These limitations of disassembly for replacement, replacing a powder charge, simple placement in an open pocket, and low protection of the carrier from stain or damage by the scent element are inherent in the above designs. Accordingly, while such devices, as previously noted, have achieved at least a degree of recognition in the area of fragrance enhancement, room for significant improvement remains.

The subject invention is directed toward a fragrance sack providing for retention of a scenting element in an open pocket not permitted in prior structures. Moreover, the present invention enables the user to combine the desired fragrance sack design with the desired fragrance, and to replace or renew the fragrance of the sack at any time.

The problems suggested in the preceding are not intended to be exhaustive, but rather are among many which may reduce the effectiveness and user satisfaction of prior fragrance sack devices. Other noteworthy problems may also exist; however, those presented above should be sufficient to demonstrate that fragrance enhancement particularly of the replaceable element type appearing in the prior art have not been altogether satisfactory.


It is, therefore, a general object of the invention to provide a novel free-formed decorative fragrance sack having an interior pocket for receiving a replaceable scent element which will obviate or minimize difficulties of the type previously described.

It is a specific object of the invention to provide a novel non-attachable fragrance sack for providing a means for scenting garments in a closet or dresser drawer.

It is a specific object of the invention to provide a novel self contained fragrance sack for providing means to scent bread or other baked goods stored in proximity to the sack.

It is another object of the invention to provide a novel fragrance sack having provision to carry replaceable scenting elements which may be advantageously employed in homes and residences during holiday seasons to give an appealing fragrance to the residential surroundings.

It is yet another object of the invention to provide a novel fragrance sack for carrying a replaceable scent element in an open pocket which can be placed in proximity to a heat source to disperse a desirable fragrance throughout a living area by the convective heat flow of the air.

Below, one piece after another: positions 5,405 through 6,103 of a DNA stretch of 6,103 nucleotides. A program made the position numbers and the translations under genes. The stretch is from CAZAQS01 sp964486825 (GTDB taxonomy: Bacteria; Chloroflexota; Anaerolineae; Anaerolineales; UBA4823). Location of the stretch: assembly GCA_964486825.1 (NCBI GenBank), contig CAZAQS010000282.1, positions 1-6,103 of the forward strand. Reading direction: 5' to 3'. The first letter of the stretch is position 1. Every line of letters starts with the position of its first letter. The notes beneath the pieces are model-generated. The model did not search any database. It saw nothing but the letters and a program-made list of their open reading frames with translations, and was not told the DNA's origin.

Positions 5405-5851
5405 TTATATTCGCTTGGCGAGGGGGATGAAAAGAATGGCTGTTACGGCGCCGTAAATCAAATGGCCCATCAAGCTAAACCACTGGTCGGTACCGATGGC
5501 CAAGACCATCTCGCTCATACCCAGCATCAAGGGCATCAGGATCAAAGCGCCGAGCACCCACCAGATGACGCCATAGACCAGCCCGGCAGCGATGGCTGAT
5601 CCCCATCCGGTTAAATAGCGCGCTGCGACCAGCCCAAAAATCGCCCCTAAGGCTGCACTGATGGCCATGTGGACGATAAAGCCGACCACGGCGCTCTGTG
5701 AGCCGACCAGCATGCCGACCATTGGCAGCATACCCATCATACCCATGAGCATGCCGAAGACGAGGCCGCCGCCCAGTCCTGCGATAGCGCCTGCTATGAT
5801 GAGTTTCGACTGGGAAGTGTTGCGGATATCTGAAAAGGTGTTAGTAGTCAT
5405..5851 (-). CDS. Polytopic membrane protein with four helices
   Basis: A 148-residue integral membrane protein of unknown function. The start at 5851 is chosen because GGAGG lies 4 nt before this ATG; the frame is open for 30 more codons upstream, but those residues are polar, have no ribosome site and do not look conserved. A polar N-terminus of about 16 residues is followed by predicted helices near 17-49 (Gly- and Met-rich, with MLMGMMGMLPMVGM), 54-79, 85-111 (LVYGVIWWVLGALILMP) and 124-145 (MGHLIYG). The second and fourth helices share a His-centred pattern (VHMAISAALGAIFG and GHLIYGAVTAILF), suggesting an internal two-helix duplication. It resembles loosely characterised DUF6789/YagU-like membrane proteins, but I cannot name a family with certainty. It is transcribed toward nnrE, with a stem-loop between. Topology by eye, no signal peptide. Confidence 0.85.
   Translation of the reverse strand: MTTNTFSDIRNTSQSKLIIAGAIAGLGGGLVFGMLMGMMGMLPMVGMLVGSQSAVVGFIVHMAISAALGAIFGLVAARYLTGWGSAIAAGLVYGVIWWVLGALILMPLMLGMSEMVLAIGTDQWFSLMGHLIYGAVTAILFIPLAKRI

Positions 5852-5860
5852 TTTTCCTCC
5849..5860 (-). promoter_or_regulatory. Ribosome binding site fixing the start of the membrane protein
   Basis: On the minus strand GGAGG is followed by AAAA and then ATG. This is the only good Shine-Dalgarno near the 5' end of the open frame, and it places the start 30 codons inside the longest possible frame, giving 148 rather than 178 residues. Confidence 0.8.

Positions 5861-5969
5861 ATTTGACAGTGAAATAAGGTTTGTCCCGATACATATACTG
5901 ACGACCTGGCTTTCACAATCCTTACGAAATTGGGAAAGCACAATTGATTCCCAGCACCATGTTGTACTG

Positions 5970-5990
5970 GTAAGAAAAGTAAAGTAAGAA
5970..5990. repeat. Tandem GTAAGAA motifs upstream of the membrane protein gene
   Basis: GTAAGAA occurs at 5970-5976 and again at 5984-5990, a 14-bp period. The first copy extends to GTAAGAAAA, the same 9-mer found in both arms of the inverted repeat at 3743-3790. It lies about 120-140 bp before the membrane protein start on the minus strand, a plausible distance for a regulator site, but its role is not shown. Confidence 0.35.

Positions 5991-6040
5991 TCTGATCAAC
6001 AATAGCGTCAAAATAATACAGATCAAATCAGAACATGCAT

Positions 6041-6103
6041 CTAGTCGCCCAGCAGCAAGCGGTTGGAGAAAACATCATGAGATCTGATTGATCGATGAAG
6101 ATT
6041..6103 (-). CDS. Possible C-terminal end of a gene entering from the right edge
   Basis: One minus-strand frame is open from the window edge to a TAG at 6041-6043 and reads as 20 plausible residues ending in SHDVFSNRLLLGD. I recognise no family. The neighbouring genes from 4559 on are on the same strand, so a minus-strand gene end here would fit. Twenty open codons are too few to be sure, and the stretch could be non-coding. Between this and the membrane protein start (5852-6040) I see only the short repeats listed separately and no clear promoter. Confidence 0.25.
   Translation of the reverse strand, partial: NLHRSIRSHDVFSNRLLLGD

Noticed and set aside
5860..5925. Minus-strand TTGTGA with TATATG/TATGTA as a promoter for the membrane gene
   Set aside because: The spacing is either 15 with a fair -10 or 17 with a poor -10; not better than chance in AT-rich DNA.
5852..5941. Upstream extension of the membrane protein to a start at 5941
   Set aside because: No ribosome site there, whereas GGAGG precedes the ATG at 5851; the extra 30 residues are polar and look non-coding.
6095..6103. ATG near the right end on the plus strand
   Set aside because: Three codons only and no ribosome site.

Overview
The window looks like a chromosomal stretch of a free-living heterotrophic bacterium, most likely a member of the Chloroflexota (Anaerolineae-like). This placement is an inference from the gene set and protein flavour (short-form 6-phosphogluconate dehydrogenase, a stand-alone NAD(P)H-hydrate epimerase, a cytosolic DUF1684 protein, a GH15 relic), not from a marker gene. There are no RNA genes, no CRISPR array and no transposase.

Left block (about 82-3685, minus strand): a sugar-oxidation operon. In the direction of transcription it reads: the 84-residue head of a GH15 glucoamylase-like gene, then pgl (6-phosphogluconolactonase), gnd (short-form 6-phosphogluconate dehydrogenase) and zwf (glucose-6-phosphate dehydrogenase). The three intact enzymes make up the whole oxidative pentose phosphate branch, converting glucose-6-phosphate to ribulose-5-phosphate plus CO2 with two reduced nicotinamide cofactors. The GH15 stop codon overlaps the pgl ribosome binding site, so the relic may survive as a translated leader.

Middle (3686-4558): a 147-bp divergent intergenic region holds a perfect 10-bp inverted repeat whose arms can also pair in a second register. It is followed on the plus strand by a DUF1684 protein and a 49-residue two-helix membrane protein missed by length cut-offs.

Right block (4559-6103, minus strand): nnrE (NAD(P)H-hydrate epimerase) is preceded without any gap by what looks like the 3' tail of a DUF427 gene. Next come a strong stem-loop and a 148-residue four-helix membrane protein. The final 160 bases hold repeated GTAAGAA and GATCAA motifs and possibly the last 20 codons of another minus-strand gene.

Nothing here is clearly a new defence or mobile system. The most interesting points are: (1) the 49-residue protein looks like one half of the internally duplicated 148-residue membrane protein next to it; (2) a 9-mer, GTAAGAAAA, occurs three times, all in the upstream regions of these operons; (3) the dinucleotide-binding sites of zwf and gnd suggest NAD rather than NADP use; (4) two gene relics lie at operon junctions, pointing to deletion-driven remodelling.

It is a further object of the invention to provide a novel attractively adorned fragrance sack having a releasable, replaceable and retainable scent element retained in an open pocket in the sack.

It is yet a further object of the invention to provide a novel fragrance sack for placement in a boudoir or lady's vanity area or in a bathroom alongside fragranced soaps and which has a renewable scent element that may be custom scented for advantageous blending with the prevailing fragrance character.

It is another object of the invention to provide a novel fragrance sack for scenting personal stationery by placement in a writing desk or drawer for storing writing supplies.

It is still another object of the invention to provide a novel free formed fragrance sack made into the desirable shapes of Christmas ornaments or other such ornaments for hanging on a Christmas tree; such a sack having replaceable scenting elements useable season after season.

It is yet another object of the invention to provide a novel fragrance sack having means to remove laundry odors from a clothes hamper and to maintain towels and linen items in pleasant smelling condition.

It is yet another object of the invention to provide a novel fragrance sack having a protective feature for the scent element so as not to expose it unnecessarily to outer air and waste or easily exhaust the perfume.

It is yet another object of the invention to provide a novel fragrance sack construction which prevents outer surfaces of the sack from becoming soiled should the scent element be over saturated during a refreshing procedure.

It is yet another object of the invention to provide a novel fragrance sack which may advantageously be employed in hotel suites and country inns to provide custom fragrances.

It is yet another object of the invention to provide a novel fragrance sack which may advantageously be used by airlines and coach operations to mask distracting odors and to promote a fragrance theme such as tropical scents for Hawaii tours.

It is yet another object of the invention to provide a novel fragrance sack having a scent element which can be conveniently carried by a person to a cosmetic counter and a sample of a fragrance under consideration may be applied to the cartridge for transport back to a bedroom or boudoir for a decision on whether such a fragrance is to be purchased for continued use.

It is yet another object of the invention to provide a novel fragrance sack having an embellished external appearance thus making an attractive accessory.

It is yet another object of the invention to provide a novel fragrance sack for placement on a gentlemen's bachelor chest among toiletries with a masculine scent such as sandalwood.


A preferred embodiment of the invention which is intended to accomplish at least some of the foregoing objects comprises a pillow-shaped case stuffed with filler material and having an interiorly projecting pocket or cavity for receiving a scent saturated rod of cotton which is releasably connectable to a ribbon fastened to an exterior surface of the pillow. The interiorly projecting pocket is positioned at a seam where the top and bottom halves of the sack case are joined and remains open to the outside surface of the pillow or sack. The interiorly positioned faces of the pocket lie spaced apart from contact with the inner surfaces of the top and bottom halves of the sack case and filler material occupies the space therebetween. A decorative arrangement of lace and ribbon may adorn the exterior surface of the filled sack or pillow.